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South Africa’s renewed booze ban may deal the final blow to crippled restaurants

Empty restaurants during adjusted lockdown Level 4 on 29 June 2021 in Cape Town. (Photo: Gallo Images / ER Lombard)

Although President Cyril Ramaphosa lifted Covid-19 restrictions on sit-down restaurants on Sunday evening, owners of eateries, bars and businesses in the hospitality sector were still feeling the blues on Monday as the total ban on alcohol sales remained in place.

South Africa’s food and beverage industry in 2020 was worth around R43.6-billion, according to data from Statistics South Africa, but that was down from income of R71.4-billion in 2019 – an indication of the devastating toll taken by lockdown restrictions that began in March last year. 

The picture does not look much better in 2021, with sales between January and March still well below the comparative monthly sales in previous years. And the list of restaurant closures around the country is growing longer by the day – more than 1,000 by some tallies. 

The fourth prohibition on alcohol sales in 18 months, a ban that was imposed in late June in response to soaring coronavirus infections driven by the highly infectious Delta variant – and which was renewed for another two weeks on Sunday by Ramaphosa – may deal the final blow to restaurants already teetering on the brink. 

The alcohol industry has previously challenged the bans, but unsuccessfully. South African Breweries (SAB) and winemakers Vinpro have both launched court challenges against the move. They are due to be heard this week. The government has countered the claims, saying that alcohol is linked to higher cases of hospitalisation, adding pressure to the already stretched health system.    

Vinpro called the booze ban a “blunt instrument” that would lead to more job losses, saying that a survey conducted in early July found that 22% of wineries and wine-related businesses would not survive another lockdown with restrictions on alcohol sales. Vinpro said black-owned businesses would be particularly affected. 

Wendy Alberts, chief executive of the Restaurant Association of South Africa, said she was disappointed by the latest ban, especially since the government had not provided conclusive evidence of a link between alcohol consumption and higher Covid-19 cases. 

“We need to separate the conversation between alcohol and transmissions. Are we [restaurants] high-risk areas of transmission? If we are, then give us the evidence and expedite the vaccine for the frontline staff,” said Alberts.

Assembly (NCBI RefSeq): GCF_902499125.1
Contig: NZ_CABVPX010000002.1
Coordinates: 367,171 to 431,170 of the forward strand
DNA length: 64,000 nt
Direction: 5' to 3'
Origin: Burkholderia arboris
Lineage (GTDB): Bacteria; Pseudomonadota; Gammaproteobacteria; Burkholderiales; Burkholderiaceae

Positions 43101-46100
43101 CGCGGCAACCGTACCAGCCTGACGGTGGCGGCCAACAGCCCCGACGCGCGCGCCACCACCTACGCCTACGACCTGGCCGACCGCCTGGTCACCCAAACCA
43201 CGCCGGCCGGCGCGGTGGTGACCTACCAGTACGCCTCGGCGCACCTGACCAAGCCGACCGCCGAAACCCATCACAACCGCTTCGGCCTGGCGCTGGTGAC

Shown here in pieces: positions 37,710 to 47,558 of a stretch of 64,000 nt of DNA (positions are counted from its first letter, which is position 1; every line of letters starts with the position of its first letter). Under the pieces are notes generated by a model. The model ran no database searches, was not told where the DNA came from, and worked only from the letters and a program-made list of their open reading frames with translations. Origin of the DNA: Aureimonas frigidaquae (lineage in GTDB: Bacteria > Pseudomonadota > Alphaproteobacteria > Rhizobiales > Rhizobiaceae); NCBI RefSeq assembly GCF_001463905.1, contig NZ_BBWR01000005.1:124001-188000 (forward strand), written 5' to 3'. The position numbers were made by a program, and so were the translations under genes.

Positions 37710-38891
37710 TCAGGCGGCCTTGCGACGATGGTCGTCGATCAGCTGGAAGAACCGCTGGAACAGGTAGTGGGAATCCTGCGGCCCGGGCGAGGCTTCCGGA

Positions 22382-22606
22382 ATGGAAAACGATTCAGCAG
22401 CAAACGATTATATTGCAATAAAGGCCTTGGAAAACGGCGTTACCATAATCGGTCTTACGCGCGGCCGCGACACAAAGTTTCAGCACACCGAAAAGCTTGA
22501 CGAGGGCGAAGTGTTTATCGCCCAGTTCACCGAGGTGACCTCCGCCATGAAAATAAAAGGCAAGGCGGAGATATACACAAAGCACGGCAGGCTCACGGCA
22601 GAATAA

“Why shut down the alcohol industry, one of the largest contributors to tax, which could have paid for 100 new hospitals over time?”

The cost of last year’s alcohol bans is estimated at R5-billion and more than double that amount if the total impact of the lockdowns on restaurants are considered. 

The South African Revenue Service said in April it had lost about R14-billion in tax revenue due to the bans and pausing of excise duties. In the first quarter of 2021, the trade sector, of which the restaurant industry is a big part, shed 84,000 jobs. BM/DM

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  • The loss of restaurants and wine farms will in turn lead to a loss of tourists, which will lead to a loss of hotels, airbnb accommodation, municipal rates, jobs….

  • President Ramaphosas’ response to the Covid 19 pandemic in South Africa has been the response of a 1st world leader to his 1st world countryman.
    We are not a 1st world country.
    We are a 3rd world country with elements of 1st world activities. Locking down the whole country is just not the correct response to a unique country with its uniquely high levels of unemployment and poverty. Rather he should have left the provinces to dictate their own levels of reaction to rising cases of Covid infections. The normal and boringly simple social distancing, wearing of masks and hand washing should have been sufficient. Mass immunizations should have been a priority early on in cahoots with private medical aid organizations. Banning of alcohol sales was and is the wrong reaction to keep hospital beds in state hospitals free for Covid patients. Rather give the hospitals authority to refuse entry to victims of alcohol fueled violence. Simple!! Easy as that! Keep the economy going at all costs even if it means a high level of infection in the populace. After all most people survive Covid infection and those that need hospitalisation could be accomodated even in tented hospitals.
    All much better than the costs of looting and destruction evidenced at present.

  • Quite frankly, if the government can’t stop the looting and criminal activity taking place in 2/3rds of the country, I very much doubt they can stop restaurants from serving alcohol. There would be enormous class actions based on racist lines if they tried! What’s good for the goose is good for the gander surely? And after all, a few beers and glasses of wine is much less damaging than destroying a country’s entire economy. In my opinion anyway!

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